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About the Story
A Game of Tea,Cakes, and Deadly Secrets.
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Number of Reviews: 2
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Time for Tea makes a terrific first impression, with signs of a lush, deeply imaginative setting, great atmosphere, and strong writing. That impression isn't quite sustained through extended play, but even so, it's a deserving winner of the 2nd Metafilter competition.
The setting was adapted from Clarabelle Chong's Time 4 Tea, from the 2010 One Page Dungeon competition. Most of the other entrants that I looked at were in a D&Dish vein: caves and orcs and that sort of thing (although I see that Adam Thornton had a winning entry that year entitled Central New Jersey After the 'Big Whoops'). Time 4 Tea is a fantasy/SF Victorian "dungeon" with an enormous amount of imagination stuffed into the one page. There are tea alchemists unlocking magical powers, tea pirates, missing persons, mysterious notebooks, strange symbols, sinister labs filled with unusual machines, and of course, the rough outline of an actual dungeon which ends with the word "secrets!".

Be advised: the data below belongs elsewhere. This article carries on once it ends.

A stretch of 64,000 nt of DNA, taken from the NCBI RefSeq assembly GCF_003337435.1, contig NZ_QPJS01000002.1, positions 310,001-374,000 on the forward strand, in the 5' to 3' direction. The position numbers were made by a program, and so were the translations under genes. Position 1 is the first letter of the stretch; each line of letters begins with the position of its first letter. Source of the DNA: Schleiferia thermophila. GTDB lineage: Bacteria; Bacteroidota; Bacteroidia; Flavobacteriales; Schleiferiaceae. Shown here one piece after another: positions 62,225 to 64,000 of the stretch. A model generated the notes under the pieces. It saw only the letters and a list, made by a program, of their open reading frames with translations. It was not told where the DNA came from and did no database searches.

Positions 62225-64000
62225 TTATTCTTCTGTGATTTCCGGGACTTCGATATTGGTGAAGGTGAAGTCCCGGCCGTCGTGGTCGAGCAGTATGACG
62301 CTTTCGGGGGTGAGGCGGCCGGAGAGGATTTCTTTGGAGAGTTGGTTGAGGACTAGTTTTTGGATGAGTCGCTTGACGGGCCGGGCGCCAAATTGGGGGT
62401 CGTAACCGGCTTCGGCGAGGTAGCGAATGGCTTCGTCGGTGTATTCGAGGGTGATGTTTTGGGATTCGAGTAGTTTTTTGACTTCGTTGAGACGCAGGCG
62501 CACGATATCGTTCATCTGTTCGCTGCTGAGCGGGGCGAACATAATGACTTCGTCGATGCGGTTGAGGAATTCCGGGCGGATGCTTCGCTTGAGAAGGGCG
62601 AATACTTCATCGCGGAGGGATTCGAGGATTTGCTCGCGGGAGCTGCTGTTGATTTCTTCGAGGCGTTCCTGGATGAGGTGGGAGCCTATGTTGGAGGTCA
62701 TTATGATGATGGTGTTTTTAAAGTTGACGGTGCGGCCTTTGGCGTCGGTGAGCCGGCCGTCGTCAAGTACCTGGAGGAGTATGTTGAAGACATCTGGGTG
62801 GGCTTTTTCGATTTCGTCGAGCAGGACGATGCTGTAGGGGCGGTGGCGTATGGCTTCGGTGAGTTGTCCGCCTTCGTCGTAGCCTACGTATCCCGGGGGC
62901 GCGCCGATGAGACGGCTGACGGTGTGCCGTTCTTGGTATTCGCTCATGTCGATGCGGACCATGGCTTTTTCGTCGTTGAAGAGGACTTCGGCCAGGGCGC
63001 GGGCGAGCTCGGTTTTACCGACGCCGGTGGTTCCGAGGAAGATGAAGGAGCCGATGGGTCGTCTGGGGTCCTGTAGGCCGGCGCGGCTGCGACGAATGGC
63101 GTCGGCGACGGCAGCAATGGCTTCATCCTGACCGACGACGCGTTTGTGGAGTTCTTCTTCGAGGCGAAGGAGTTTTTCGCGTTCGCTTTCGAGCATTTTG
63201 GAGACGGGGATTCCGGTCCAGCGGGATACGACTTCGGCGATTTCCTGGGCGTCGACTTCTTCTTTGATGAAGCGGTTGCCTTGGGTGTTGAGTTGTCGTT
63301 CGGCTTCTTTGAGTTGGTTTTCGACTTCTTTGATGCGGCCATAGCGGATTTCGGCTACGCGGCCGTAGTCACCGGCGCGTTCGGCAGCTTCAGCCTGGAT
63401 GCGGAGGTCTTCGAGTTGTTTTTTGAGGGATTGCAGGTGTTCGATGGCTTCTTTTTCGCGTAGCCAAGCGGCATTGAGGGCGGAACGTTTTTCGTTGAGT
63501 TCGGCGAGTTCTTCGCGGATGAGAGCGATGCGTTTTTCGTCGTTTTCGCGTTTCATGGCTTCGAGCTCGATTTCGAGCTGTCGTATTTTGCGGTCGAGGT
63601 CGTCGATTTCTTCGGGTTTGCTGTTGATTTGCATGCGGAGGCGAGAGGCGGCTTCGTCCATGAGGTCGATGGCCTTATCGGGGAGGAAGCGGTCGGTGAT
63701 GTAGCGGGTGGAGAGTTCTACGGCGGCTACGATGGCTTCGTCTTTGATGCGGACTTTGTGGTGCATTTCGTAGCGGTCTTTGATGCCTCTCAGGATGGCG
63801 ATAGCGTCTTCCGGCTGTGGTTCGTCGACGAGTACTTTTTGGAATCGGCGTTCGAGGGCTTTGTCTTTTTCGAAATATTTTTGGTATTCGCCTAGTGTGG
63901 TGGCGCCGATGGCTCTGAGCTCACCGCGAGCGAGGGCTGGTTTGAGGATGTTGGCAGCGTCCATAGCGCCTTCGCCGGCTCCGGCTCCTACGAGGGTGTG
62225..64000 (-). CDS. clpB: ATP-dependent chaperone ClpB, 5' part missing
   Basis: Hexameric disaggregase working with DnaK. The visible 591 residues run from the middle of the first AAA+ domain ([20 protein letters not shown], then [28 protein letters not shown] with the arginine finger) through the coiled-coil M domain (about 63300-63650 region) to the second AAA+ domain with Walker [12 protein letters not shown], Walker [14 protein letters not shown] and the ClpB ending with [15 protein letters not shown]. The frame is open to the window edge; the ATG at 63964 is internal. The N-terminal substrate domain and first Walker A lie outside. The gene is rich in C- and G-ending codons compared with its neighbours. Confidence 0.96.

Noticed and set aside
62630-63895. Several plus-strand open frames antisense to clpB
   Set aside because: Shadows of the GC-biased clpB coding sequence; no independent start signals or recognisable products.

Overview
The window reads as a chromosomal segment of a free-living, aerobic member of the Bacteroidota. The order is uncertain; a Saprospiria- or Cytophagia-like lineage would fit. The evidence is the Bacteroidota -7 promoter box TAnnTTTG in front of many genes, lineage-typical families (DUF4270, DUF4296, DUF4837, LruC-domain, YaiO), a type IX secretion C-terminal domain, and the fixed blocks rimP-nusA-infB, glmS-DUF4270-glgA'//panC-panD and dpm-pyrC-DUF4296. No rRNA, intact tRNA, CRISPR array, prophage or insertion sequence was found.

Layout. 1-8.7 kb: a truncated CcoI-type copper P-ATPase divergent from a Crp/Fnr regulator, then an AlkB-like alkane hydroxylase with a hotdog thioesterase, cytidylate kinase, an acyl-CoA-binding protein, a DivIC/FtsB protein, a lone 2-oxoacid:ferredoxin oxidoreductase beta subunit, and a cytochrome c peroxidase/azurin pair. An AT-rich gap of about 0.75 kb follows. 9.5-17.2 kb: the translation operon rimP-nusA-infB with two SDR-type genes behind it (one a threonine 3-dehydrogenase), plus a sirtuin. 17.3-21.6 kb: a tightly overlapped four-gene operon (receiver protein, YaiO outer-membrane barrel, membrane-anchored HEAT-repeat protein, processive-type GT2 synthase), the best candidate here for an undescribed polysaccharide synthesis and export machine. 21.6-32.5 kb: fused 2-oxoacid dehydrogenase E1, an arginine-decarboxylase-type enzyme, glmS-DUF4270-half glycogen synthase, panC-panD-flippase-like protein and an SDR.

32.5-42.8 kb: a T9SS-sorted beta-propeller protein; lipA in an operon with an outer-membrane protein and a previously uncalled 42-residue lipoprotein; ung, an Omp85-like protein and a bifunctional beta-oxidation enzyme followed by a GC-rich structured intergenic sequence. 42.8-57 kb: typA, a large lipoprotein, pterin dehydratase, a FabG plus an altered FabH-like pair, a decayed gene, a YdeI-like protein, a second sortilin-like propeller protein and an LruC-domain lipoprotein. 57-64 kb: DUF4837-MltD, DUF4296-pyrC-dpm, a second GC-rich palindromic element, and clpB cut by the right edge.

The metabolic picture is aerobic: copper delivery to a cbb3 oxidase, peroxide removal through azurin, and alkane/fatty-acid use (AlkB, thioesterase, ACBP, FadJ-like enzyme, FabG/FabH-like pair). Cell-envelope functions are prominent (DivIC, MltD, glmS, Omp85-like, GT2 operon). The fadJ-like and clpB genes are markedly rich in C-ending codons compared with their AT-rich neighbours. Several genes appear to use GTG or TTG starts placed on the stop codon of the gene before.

Virtually all of this ends up in the IF game (which was not written by Clarabelle Chong), along with some new elements: airships, a cult of Hermes Trismegistus, permutation theory in mathematics, and a touch of Lovecraftian horror. The setting seems fully-formed right out of the gate. Very quickly -- before having left the first room, even -- we find a notebook filled with historical details. We're encouraged to SOCIALIZE with the other patrons in a tea garden, suggesting that this will be a game which takes its pseudo-Victorian backdrop seriously. The initial objects we encounter have been given the deluxe treatment:
> x silver coin
Minted just two years ago, the coin carries the visage of Blake Whitstone, who founded the eponymous city in 1843, just after the War of the Rosy Cross. On the reverse is a diminutive picture of a fleet of clipper ships with minuscule tea leaves inscribed on their tiny sails. The coin should be just enough to buy your afternoon tea.
This really needs a walk through.
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